"Holland-tide": Or, Munster Popular Tales

W. Simpkin and R. Marshall, 1827 - 378 sider

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Side 378 - And hang their heads with sorrow. Good grows with her; In her days every man shall eat in safety Under his own vine what he plants, and sing The merry songs of peace to all his neighbours.
Side 242 - THE priest stood at the marriage board — The marriage cake was made, With meat the marriage chest was stored, Decked was the marriage bed. The old man sat beside the fire, The mother sat by him, The white bride was in gay attire, But her dark eye was dim. Ululah! Ululah! The night falls quick, the sun is set, Her love is on the water yet.
Side 8 - Oh, my little nothing, my pretty little nothing, What will nothing buy for my wife ? I have nothing, I spend nothing, I love nothing better than my wife.
Side 295 - He ate all, and left none behind, But some stones, dear Jack, which he could not crack, Which on the hills you will find.
Side 170 - With many a merry strain. Young boys and girls run laughing by, Their hearts and eyes elate ; I can but think on mine, and sigh, For I am desolate. There's none to watch in our old cot, Beside the holy light, No tongue to bless the silent spot Against the parting night.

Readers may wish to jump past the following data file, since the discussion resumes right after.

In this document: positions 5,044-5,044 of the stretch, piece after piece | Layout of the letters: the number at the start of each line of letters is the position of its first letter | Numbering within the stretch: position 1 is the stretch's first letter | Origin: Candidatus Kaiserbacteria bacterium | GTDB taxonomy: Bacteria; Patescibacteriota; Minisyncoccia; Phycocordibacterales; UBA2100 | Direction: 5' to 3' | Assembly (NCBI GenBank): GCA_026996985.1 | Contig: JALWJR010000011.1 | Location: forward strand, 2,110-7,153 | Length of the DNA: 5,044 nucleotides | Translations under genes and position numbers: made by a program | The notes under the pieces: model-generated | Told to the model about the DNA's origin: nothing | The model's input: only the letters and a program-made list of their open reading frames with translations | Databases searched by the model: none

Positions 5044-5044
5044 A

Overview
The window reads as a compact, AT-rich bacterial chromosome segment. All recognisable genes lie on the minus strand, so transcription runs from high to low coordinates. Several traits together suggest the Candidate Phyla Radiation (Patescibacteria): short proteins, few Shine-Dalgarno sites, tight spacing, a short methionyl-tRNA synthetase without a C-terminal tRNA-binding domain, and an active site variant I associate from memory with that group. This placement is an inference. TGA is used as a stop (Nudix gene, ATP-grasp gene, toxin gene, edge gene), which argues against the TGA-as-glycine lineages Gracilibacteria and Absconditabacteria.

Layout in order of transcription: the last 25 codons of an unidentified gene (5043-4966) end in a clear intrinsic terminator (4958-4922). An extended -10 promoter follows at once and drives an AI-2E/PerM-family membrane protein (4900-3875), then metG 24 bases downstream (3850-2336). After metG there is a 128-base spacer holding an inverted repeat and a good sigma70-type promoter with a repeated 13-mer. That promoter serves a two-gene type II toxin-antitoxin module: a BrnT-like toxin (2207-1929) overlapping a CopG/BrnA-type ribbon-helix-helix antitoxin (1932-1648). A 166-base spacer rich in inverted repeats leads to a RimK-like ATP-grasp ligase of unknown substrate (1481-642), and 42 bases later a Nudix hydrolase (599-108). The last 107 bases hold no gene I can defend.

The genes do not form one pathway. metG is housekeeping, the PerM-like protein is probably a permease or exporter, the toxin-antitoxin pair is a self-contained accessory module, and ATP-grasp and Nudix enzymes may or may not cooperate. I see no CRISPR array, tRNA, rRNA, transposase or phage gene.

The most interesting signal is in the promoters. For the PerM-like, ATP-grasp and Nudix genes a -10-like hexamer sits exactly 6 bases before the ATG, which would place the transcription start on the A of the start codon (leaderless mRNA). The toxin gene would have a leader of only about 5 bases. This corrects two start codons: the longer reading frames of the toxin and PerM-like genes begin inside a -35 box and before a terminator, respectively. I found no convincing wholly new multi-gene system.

Side 5 - ... destined for his use, or for that of a foreign mechanic — he never stops to anticipate in fancy, while he puts the spade for the first time into his own little half acre, and discloses the fair produce of his labour, how many calls from tithe-proctor, assessed tax-gatherer, landlord, priest & c.
Side 335 - I cannot tell how the truth may be : I say the tale as 'twas said to me.
Side 309 - Else why do men say to a creature of my shape, So soon as they see him, it's a pretty little ape?
Side 313 - Ye elves of hills, brooks, standing lakes and groves, And ye that on the sands with printless foot Do chase the ebbing Neptune and do fly him When he comes back ; you demi-puppets that By moonshine do the green sour ringlets make, Whereof the ewe not bites...
Side 170 - It is a kind of impiety to snuff, touch, or use it for any profane purpose after. t It is the custom, in Irish Catholic families, to sit up till midnight on Christmas-eve, in order to join in devotion at that hour. Few ceremonies of the religion have a more splendid and imposing effect than the morning mass, which, in cities, is celebrated soou »ii« the hour alluded to, and long before day-break.

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